Supernatural Season 13, episode 16 “Scoobynatural” (2018; d. Robert Singer)
Pure liquid joy. FINALLY.

Young Adult (2011; d. Jason Reitman)
Like Observe and Report, like Welcome to Me (I always think of these three films together), Young Adult has the courage of its convictions. It goes the distance. It doesn’t cop out. It stays dark. Which is good and right, because pathological narcissists almost never change. Charlize Theron gives the performance of her career.

Synchromy No. 2 (1936; d. Mary Ellen Bute)
I’ve been researching my next project. Only some of Bute’s surreal experimental animated short films are on Youtube, and I watched as many of them as I could. She is far far out on the edge, and some of her stuff feels too modern even for now.

Synchromy No. 4 (1938; d. Mary Ellen Bute)

Tarantella (1940; d. Mary Ellen Bute)

Parabola (1937; d. Mary Ellen Bute)

Spook Sport (1940; d. Mary Ellen Bute)
Ibid. This one is funny!

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25 Responses to March 2018 Viewing Diary

  1. mutecypher says:

    I had never heard of Mary Ellen Bute, those films are excellent. I particularly liked the first two you showed.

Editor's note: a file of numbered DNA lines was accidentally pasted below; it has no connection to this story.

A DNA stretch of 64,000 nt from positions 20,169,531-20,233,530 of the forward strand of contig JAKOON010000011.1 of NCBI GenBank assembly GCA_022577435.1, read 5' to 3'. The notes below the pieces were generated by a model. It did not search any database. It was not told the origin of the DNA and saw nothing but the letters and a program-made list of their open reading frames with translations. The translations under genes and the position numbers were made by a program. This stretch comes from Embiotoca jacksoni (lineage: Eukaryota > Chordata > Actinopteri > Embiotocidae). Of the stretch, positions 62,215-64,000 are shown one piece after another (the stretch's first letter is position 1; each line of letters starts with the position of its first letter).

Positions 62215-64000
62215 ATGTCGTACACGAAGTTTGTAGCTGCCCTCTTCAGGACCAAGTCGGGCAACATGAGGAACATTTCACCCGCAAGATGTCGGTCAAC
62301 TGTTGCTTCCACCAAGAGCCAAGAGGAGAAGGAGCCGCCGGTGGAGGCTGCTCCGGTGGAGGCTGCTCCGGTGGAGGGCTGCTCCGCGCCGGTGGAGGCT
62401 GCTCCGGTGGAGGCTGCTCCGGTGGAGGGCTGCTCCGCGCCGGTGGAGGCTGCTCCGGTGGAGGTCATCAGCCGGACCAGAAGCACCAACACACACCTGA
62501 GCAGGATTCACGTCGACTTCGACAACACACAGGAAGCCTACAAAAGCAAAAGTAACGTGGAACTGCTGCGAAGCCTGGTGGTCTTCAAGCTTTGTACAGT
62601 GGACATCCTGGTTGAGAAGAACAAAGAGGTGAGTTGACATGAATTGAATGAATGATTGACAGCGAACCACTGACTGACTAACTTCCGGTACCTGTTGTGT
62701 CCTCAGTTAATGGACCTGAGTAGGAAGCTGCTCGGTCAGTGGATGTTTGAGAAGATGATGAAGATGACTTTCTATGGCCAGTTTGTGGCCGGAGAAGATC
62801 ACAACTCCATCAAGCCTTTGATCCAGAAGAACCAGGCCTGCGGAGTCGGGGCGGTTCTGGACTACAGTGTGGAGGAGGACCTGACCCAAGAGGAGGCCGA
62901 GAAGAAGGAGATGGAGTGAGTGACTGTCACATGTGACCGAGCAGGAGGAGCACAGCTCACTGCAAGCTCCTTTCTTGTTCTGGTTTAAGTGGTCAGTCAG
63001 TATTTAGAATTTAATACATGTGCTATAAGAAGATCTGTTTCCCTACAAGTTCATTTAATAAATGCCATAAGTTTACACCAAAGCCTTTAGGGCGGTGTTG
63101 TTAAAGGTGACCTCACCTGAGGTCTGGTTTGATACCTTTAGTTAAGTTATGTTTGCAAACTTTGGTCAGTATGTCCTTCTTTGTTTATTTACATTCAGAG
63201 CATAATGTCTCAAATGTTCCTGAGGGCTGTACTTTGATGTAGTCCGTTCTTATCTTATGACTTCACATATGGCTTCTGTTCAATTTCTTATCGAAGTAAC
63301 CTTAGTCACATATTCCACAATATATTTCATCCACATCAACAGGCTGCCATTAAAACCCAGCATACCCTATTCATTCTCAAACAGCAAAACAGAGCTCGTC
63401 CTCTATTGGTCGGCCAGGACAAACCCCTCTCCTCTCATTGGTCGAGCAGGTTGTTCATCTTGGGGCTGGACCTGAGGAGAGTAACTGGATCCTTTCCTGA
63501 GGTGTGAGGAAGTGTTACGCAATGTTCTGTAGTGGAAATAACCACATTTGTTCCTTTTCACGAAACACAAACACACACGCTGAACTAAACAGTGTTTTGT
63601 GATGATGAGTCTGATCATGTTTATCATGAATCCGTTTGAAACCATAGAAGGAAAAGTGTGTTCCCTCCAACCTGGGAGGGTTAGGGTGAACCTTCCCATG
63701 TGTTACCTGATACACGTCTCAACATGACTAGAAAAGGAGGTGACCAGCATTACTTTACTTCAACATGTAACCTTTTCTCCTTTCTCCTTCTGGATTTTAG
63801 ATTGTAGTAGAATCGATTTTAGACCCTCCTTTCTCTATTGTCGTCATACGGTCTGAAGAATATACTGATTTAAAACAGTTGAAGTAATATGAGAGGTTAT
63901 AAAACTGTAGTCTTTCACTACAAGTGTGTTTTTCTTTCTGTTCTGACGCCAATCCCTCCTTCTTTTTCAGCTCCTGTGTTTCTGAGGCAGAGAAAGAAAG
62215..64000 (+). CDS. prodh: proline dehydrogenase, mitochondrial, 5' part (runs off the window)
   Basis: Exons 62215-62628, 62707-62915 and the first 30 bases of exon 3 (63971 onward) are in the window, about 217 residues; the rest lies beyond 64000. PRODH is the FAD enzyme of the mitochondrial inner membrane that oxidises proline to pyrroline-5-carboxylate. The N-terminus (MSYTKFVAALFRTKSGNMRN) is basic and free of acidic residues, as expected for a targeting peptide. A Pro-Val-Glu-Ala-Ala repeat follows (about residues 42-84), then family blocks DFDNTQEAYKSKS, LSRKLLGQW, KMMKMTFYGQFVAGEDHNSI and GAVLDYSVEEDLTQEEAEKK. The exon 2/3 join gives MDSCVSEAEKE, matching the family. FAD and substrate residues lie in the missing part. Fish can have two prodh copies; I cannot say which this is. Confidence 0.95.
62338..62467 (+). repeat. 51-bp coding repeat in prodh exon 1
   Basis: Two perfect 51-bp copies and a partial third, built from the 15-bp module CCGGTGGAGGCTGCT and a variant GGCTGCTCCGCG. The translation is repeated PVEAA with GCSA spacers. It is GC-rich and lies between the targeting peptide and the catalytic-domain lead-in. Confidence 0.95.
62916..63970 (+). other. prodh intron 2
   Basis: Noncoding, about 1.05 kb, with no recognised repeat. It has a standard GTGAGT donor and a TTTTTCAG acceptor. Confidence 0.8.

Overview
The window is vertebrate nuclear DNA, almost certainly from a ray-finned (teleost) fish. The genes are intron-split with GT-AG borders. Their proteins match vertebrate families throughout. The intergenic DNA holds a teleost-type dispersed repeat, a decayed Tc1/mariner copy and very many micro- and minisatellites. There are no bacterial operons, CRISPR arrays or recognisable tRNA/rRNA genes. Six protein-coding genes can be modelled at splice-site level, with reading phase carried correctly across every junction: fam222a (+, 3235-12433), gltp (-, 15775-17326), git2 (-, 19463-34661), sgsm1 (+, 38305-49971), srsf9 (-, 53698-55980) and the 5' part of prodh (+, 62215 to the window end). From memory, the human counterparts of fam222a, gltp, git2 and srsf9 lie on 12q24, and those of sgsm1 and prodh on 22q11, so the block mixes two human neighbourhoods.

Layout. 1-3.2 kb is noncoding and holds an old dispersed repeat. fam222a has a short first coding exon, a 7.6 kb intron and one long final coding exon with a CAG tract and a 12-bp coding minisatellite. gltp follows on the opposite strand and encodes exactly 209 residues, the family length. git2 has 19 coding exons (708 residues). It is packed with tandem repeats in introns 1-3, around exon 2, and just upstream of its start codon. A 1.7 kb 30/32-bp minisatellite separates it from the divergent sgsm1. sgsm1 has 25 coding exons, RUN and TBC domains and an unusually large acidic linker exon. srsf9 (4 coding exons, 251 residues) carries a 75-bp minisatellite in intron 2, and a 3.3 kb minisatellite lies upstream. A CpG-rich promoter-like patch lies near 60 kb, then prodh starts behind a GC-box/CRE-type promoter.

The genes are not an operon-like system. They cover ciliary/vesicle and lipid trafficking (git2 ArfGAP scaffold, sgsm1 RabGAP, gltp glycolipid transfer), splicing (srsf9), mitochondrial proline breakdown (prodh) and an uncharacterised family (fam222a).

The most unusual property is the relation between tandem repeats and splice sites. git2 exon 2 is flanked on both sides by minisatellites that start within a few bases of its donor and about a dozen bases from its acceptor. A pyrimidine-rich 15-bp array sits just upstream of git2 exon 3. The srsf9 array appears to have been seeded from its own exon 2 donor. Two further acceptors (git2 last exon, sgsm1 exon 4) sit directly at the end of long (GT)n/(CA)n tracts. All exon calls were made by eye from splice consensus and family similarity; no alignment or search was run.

That gif of Garbo in Joyless Street – hello fascination!

    • sheila says:

      Aren’t they so cool? At first it was hard to find info on Mary Ellen Bute but once I started digging – I had to get past a certain top level – where it was just bare-bones stuff (no bio on IMDB, etc.) but then suddenly, boom, she was everywhere. There’s a world of blog-posts about her – she has a “super fan” on Twitter, and just following that person has led me to all kinds of cool pieces. I think there was a retrospetive of her work in Houston last year or the year before that – I only know about this because of this Twitter person, so suddenly there are all these articles and liner notes, etc., that just weren’t reach the first or second page of Google because she’s so (wrongfully) obscure.

      The stuff on Youtube is poor quality, so I’m sure seeing them on a movie screen would be a whole different experience.

      What did you like about them?

      • mutecypher says:

        Synchromy #2 I liked just for the images associated with particular musical figures – the “h” figures with the flutes. And I liked the Starship Enterprise shapes just as the singer began. And I liked the floral shapes when the singer went into a gentler mode. I assumed from the title that it was an attempt to convey synesthesia (and after watching I looked it up on Wikipedia). I thought that was just an interesting attempt at something that must be very personal and idiosyncratic.

        #4 I thought was a bit silly with the trapped triangle, but then when the triangle got free there was something touching and triumphant about it. That’s a subtle thing to pull off.

        I read a bit about her on Wikipedia and watched a BBC video on her. She cast a 14 year old Christopher Walken, and gave Thelma Schoonmaker her first editing job? Wow. Game recognizes game, as you say.